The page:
You could get away with even cheaper components than what we’ve suggested. Anything as low as an AMD FX-4300 should work. If you have spare parts from an old PC, they may be powerful enough to use in a streaming PC.

Especially because this PC doesn’t need a big graphics card, we opted for a micro ATX design to save space. You could very easily design your own mini ITX build as well.

CPU: Intel i5-6500

A quad-core Skylake processor clocked at 3.2 GHz, this CPU has more than enough power to be dedicated to streaming.

Alternatives: AMD FX-6300 or Intel i3-6100 (be sure to get a compatible motherboard)

Cooler: Stock

Motherboard: Gigabyte H110 Micro ATX

Barebones, but everything you would need for a streaming PC.

RAM: 4GB DDR4

You don’t need much. Just make sure it’s DDR4.

HDD: Seagate 1TB

You might want a decent amount of hard drive space for recording gameplay videos. Get as much or as little storage as you think you’ll need.

Power Supply: Corsair CX430

Without a graphics card, this PC won’t need much power.

Case: Thermaltake Core V21 Micro ATX

A cubed Micro ATX case. Go with anything you want here.

Operating System: Windows 10

Last words on this build:

You can get the price of this even lower with a cheaper CPU and smaller hard drive, depending on your needs. For internet, we recommend using an ethernet cable instead of a wifi solution to ensure your upload speeds aren’t compromised.

Capture cards
You may be tempted to go for lower quality options, but as mentioned above they may give you significantly worse quality encode, making your second PC serve very little purpose. It’s better to go for a reputable brand for a capture card, as the software required to run the capture card may also be sub-par and may be prone to crashing.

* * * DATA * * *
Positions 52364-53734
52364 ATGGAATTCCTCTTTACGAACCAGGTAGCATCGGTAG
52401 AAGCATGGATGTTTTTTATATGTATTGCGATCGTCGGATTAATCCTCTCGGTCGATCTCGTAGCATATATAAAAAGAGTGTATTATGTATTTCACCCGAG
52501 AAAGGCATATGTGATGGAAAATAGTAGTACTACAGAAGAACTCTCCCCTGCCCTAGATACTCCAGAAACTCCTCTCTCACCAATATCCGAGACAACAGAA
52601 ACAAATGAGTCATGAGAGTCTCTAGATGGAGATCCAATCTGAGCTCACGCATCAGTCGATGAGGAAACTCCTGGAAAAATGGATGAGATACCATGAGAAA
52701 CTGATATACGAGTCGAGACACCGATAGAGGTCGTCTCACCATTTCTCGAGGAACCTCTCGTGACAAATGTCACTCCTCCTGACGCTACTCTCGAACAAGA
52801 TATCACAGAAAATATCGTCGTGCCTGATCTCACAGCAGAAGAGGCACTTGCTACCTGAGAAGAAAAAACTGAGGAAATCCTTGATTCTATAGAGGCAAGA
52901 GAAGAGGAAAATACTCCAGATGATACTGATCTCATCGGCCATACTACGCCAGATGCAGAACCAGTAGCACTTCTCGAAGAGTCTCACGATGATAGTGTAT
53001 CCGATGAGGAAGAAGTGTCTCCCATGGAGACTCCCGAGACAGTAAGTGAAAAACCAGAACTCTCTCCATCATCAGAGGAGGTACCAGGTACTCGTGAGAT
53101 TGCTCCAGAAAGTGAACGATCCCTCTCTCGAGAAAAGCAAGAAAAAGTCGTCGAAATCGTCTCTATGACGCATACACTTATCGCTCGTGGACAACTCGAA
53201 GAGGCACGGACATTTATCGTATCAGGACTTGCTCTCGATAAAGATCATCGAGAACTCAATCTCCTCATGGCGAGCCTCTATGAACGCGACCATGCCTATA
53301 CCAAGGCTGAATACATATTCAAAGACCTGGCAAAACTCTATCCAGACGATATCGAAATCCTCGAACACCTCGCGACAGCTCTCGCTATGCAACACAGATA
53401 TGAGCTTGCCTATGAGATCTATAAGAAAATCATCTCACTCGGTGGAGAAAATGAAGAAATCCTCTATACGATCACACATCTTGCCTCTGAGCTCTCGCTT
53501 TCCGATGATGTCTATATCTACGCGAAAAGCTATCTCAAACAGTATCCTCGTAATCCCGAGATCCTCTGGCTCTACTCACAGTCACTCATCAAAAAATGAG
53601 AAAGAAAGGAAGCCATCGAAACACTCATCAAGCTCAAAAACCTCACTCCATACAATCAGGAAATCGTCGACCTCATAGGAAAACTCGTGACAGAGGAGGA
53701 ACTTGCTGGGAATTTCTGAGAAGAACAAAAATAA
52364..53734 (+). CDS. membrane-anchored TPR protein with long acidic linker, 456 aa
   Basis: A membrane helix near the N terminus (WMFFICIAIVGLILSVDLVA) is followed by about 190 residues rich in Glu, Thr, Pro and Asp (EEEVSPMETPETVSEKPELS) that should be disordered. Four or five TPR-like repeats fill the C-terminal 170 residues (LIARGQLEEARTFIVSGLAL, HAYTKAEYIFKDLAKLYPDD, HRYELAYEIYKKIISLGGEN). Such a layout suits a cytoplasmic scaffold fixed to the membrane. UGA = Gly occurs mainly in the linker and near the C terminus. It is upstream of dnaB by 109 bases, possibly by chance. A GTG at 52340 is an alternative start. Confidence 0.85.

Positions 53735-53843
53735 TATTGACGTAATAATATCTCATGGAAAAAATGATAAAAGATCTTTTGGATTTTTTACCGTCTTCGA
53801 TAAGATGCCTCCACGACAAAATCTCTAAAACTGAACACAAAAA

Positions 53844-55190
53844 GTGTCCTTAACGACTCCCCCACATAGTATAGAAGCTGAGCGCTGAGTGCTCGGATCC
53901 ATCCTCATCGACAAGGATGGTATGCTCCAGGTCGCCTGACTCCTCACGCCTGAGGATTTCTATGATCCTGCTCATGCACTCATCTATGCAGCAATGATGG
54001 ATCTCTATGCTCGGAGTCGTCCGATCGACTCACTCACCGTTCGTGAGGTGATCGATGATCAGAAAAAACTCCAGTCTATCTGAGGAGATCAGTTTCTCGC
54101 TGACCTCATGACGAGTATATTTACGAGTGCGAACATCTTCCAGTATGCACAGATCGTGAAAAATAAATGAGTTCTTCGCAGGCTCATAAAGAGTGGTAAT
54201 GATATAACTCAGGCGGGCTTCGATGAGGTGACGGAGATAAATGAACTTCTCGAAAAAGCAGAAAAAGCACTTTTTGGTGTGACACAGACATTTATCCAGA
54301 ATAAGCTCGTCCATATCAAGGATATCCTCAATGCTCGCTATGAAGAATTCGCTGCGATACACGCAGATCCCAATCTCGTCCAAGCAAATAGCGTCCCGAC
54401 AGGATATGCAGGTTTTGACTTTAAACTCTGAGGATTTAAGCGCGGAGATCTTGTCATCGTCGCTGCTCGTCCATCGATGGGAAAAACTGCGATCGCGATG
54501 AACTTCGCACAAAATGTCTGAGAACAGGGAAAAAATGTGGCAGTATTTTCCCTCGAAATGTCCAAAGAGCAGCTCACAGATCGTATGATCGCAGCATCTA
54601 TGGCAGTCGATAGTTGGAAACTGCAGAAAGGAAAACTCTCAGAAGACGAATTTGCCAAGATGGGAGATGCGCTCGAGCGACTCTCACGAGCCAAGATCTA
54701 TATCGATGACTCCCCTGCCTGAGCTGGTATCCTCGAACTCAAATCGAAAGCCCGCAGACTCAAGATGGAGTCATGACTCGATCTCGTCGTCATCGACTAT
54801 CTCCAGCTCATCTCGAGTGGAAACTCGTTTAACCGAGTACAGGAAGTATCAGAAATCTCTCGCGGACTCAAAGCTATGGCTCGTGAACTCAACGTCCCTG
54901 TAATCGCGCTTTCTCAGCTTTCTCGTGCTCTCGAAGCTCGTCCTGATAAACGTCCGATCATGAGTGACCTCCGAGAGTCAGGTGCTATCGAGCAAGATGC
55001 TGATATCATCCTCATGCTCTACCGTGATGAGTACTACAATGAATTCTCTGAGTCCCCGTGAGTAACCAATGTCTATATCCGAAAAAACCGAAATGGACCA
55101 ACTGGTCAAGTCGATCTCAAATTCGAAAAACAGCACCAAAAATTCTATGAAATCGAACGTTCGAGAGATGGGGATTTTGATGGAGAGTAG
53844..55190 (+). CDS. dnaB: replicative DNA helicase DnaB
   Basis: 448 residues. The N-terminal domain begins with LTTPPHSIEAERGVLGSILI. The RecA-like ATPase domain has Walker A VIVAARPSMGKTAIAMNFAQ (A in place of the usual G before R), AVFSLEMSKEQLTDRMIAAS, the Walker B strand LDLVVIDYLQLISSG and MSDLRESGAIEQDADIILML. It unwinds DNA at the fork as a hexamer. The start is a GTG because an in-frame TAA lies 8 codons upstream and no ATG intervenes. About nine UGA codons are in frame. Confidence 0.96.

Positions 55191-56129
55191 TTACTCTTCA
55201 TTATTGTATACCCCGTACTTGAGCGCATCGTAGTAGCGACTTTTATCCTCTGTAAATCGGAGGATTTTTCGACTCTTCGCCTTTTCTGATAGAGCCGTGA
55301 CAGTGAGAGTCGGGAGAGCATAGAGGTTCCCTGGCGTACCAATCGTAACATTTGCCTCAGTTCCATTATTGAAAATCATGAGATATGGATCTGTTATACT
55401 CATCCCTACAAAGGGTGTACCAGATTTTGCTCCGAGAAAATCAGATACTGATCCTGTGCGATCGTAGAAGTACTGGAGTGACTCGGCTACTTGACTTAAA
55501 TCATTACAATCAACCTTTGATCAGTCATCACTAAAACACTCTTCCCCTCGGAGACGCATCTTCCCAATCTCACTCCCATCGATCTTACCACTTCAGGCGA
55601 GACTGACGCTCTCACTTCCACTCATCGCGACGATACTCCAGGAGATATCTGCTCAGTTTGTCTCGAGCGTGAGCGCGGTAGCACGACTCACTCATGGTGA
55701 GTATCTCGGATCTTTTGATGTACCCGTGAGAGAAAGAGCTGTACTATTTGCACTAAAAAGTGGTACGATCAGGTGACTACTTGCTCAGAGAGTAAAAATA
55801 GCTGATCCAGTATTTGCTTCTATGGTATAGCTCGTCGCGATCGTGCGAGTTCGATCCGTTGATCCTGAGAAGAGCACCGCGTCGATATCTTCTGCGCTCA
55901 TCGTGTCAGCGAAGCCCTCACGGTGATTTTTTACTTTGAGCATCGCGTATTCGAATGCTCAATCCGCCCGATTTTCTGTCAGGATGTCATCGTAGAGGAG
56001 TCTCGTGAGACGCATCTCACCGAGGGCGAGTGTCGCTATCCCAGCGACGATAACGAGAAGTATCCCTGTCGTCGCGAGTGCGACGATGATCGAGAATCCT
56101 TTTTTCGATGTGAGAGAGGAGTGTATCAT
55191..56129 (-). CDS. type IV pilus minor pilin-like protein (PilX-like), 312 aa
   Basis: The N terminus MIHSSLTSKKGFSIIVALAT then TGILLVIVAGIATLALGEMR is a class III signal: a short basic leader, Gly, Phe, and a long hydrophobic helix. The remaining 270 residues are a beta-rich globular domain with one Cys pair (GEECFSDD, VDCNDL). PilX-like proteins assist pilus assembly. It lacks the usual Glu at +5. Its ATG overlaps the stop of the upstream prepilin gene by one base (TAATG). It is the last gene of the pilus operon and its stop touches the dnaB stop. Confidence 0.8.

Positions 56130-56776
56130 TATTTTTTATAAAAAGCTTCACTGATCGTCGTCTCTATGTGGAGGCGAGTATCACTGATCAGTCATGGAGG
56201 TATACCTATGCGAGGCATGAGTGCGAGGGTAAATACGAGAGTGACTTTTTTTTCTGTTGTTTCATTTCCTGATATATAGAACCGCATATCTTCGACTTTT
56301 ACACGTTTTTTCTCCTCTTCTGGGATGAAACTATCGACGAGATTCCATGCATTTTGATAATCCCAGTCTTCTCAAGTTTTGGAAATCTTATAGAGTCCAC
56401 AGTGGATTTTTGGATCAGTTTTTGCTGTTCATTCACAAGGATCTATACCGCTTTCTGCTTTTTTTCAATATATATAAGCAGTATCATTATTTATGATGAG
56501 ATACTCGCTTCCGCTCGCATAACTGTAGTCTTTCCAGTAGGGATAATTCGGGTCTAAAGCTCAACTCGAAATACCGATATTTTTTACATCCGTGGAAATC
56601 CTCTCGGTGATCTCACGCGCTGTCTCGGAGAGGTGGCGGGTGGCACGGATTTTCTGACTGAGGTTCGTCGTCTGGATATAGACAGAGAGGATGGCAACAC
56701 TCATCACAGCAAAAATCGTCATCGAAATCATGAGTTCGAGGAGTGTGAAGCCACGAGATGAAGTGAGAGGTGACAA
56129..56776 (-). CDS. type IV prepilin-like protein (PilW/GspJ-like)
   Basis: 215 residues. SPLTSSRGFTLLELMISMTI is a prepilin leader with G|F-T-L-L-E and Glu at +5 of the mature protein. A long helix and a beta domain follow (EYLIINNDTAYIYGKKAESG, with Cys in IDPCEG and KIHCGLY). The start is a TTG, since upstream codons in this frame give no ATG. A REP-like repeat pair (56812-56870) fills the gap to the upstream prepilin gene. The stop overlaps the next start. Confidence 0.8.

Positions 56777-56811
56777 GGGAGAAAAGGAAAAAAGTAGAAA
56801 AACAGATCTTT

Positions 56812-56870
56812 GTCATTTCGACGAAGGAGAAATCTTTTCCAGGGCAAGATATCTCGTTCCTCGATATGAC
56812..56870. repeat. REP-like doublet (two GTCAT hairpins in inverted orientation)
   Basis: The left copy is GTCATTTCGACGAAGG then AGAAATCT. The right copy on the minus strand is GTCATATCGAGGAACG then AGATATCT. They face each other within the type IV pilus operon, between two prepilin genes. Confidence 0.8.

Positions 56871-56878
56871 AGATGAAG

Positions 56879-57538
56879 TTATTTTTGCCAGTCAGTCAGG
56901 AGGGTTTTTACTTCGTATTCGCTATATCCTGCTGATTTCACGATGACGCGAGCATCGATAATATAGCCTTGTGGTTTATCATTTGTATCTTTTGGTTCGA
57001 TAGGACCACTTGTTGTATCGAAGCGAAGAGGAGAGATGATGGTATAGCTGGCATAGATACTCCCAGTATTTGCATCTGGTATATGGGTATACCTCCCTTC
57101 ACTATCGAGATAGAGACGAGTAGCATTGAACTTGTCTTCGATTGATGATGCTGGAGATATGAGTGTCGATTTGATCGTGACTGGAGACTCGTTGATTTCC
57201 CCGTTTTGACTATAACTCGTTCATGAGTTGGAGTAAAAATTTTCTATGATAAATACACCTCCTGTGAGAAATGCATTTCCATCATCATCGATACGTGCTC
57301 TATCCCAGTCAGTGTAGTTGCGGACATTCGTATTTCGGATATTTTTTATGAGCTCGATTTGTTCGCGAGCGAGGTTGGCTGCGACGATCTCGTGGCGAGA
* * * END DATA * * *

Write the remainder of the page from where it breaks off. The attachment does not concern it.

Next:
Two popular brands are AverMedia and Elgato, and there's also Blackmagic for a more extreme option. Please note when choosing your capture card that portable capture cards may produce a lower quality because they are limited by USB bandwidth, and require a USB 3.0 port or better.

AverMedia Live Gamer Extreme USB 3.0

The Live Gamer Extreme is an external capture card capable of passing through raw 1080p footage at 60 FPS.

This capture card requires a USB 3.0 port, as a USB 2.0 port will not have the necessary bandwidth to pass this amount of information to your streaming computer.

Elgato Game Capture HD60 USB 3.0

Another external USB 3.0 option from Elgato. Very popular, well-reviewed, and affordable! Also captures 1080p at 60 FPS.

AverMedia ExtremeCap U3 USB 3.0

The ExtremeCap U3 captures uncompressed 1080p 60 FPS footage. Again, it requires a USB 3.0 port. This thing is recommended by some of the top streamers who utilize the two-PC option.

AverMedia Live Gamer HD

The AverMedia Live Gamer HD is a PCIe, 1080p, 30 FPS capture card. It uses a PCIe expansion slot (the short PCIe slot under the long slots usually used for graphics cards) instead of a USB 3.0 port, and provides a supposed 60,000kbps input/encode. It produces a reasonable image quality and is a good option if you’ve built most of a streaming computer from spare parts and don't have a USB 3.0 port.

Elgato Game Capture HD60 Pro

The PCIe version of the HD60. 1080p at 60 FPS. Well-reviewed and reliable. Also recommended by some of the top streamers.

Blackmagic Design Intensity Pro 4K

The most adventurous option here, this captures 1080p 60 FPS footage and is even 4K ready. The drawbacks come from the reports of sporadic hardware compatibility, and neither XSplit nor OBS are listed as officially supported. Note: Read some reviews first, as opinions for this card are all over the map.

Why use two PCs if you can use one?
If you play an incredibly CPU-intensive game, even a 5-10% CPU performance hit from hardware encoding can make a difference. Games such as StarCraft II and ARMA 3 bleed your system for resources, to the point that you might opt for the more complicated method to reduce system load. If you really hurl money at this option, you can also get superior quality with the software encoding, but that often requires the expensive, high-end capture cards.